One thing that’s important to remember and understand is that we are limited in what we can do. The past 20 years have seen a plethora of church growth strategies and movements. Some of them, unfortunately, are void of the power of the Holy Spirit. Only God can bring life to a dying church. No one can or has risen from the dead apart from the work of God, so we need Him to work in our dying churches again. Our role is simply to be faithful to God’s calling in our lives.
Committing to the long haul
Replant pastors all over our nation are working hard, serving faithfully in their roles. Depending on the dynamic, some of them are still in a plowing stage, preparing the ground. Some of them are tilling the toil; some are planting seeds. In my role at the association, I have talked to a few of our pastors who are struggling with the difficulty of seeing little fruit. Some of them have considered being called elsewhere or leaving the ministry altogether.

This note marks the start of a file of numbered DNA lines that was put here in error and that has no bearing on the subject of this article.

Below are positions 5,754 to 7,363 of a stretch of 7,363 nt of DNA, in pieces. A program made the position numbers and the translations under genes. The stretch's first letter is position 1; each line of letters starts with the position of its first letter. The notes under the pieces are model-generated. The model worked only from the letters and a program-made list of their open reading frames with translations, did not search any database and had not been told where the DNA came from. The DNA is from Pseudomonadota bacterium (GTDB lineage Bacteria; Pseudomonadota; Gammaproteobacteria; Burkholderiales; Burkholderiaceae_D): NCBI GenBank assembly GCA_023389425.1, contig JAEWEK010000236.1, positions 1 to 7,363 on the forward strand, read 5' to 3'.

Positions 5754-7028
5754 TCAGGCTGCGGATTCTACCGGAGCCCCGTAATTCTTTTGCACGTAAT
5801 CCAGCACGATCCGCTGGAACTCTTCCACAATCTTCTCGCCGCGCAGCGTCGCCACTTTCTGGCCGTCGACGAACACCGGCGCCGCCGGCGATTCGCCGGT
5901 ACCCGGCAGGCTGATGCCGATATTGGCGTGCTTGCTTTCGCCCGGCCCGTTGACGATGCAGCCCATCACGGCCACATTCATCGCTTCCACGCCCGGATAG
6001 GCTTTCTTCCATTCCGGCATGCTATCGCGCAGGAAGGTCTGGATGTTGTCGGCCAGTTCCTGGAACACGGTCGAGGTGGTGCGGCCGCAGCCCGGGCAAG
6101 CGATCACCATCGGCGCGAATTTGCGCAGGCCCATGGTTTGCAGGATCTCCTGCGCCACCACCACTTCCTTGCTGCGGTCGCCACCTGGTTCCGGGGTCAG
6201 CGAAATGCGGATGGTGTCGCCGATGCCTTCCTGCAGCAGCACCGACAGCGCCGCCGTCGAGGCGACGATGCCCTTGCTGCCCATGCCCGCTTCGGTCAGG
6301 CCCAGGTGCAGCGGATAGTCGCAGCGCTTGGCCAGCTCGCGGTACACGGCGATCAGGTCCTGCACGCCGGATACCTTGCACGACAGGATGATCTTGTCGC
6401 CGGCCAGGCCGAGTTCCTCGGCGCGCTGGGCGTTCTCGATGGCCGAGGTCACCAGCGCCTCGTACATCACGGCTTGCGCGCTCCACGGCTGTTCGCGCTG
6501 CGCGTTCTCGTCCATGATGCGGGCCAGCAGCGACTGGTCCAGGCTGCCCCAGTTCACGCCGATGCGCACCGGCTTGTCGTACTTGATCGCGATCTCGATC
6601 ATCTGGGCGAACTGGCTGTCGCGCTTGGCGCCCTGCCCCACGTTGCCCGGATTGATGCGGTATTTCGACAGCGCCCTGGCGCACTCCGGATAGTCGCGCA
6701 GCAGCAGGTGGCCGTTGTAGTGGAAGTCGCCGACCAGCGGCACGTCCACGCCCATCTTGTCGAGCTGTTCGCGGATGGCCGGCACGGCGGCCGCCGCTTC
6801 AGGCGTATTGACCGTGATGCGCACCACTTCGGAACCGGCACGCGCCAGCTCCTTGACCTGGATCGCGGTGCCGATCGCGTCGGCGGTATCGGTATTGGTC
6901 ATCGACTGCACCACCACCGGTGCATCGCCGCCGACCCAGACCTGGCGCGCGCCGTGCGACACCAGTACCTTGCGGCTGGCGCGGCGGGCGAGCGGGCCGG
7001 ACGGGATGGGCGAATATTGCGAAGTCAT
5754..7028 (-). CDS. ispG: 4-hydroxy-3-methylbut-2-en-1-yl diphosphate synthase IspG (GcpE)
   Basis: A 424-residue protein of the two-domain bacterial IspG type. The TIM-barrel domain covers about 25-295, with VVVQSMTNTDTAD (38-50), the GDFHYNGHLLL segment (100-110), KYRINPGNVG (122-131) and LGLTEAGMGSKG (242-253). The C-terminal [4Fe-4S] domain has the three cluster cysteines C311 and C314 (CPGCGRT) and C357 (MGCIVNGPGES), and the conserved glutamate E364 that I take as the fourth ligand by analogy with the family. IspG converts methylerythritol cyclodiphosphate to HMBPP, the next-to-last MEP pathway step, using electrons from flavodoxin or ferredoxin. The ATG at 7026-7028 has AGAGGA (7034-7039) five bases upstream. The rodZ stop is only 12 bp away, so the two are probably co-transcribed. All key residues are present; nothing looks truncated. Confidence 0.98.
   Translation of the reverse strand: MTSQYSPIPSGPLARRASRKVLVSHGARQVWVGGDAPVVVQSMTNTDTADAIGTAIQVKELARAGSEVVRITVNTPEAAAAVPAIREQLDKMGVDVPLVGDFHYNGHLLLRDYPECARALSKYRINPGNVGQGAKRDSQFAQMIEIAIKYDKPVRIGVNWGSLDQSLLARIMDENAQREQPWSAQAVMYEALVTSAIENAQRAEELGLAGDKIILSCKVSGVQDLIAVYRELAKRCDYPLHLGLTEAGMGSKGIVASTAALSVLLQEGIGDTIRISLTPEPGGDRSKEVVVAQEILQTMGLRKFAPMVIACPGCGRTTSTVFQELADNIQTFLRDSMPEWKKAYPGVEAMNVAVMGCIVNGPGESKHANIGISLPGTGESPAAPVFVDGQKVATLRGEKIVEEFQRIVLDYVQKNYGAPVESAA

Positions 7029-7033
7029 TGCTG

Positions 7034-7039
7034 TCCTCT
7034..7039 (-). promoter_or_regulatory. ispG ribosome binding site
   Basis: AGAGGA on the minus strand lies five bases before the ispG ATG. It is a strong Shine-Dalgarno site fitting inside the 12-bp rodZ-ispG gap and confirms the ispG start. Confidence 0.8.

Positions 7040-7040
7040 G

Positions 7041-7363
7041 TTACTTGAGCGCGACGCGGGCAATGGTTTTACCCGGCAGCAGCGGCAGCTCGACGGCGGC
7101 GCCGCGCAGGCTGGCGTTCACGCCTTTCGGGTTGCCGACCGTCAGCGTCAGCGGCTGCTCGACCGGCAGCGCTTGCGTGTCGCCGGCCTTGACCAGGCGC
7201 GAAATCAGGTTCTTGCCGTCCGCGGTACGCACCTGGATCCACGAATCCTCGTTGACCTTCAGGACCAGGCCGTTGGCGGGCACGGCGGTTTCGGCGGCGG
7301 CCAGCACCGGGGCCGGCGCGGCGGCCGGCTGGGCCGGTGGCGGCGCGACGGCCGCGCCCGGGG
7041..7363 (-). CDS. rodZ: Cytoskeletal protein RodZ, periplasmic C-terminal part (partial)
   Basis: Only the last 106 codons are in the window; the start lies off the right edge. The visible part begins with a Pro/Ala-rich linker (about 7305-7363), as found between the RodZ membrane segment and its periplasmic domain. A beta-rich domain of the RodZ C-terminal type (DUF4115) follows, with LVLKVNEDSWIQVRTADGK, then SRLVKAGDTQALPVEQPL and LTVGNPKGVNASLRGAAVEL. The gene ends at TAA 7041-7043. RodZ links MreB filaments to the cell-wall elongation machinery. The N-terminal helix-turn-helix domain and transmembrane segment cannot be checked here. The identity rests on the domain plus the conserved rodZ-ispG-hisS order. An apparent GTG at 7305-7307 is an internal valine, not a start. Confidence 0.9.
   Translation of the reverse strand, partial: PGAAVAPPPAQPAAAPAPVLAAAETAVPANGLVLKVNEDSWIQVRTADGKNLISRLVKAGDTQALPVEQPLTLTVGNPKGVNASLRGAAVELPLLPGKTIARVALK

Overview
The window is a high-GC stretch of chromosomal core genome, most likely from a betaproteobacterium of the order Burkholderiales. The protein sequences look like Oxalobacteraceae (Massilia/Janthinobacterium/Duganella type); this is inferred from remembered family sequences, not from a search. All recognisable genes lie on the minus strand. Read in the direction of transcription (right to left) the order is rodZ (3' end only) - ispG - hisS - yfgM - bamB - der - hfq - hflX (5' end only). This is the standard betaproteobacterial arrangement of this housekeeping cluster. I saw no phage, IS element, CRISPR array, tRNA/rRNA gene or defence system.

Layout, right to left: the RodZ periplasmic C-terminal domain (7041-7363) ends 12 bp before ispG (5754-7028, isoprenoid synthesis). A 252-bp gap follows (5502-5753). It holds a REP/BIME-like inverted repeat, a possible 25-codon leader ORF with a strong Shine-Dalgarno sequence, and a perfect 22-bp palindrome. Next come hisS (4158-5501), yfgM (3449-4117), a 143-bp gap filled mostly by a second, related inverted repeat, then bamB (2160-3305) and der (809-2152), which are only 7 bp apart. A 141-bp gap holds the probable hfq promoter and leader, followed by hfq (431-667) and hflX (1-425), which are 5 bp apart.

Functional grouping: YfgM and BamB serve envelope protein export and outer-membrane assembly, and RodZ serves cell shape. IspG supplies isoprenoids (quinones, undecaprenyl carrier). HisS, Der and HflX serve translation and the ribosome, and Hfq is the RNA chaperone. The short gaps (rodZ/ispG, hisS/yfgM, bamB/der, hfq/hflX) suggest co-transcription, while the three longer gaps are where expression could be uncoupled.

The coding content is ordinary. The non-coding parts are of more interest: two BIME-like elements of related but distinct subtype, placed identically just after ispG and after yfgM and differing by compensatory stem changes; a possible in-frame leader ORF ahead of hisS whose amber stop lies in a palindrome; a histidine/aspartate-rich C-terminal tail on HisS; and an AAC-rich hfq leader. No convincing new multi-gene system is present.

But we cannot call ourselves somewhere else and force God’s hand. Like Jonah, we may try to run in a different direction, but God will have his way. Like Jonah, God will either convict us of our disobedience or remind us of our calling and put us where He wants us. Like Jonah, you may find yourself in a variety of situations, from the belly of a whale, to a seat under the hot sun because of a hungry caterpillar. We can choose to either remain under God’s calling and be content or be miserable in our disobedience.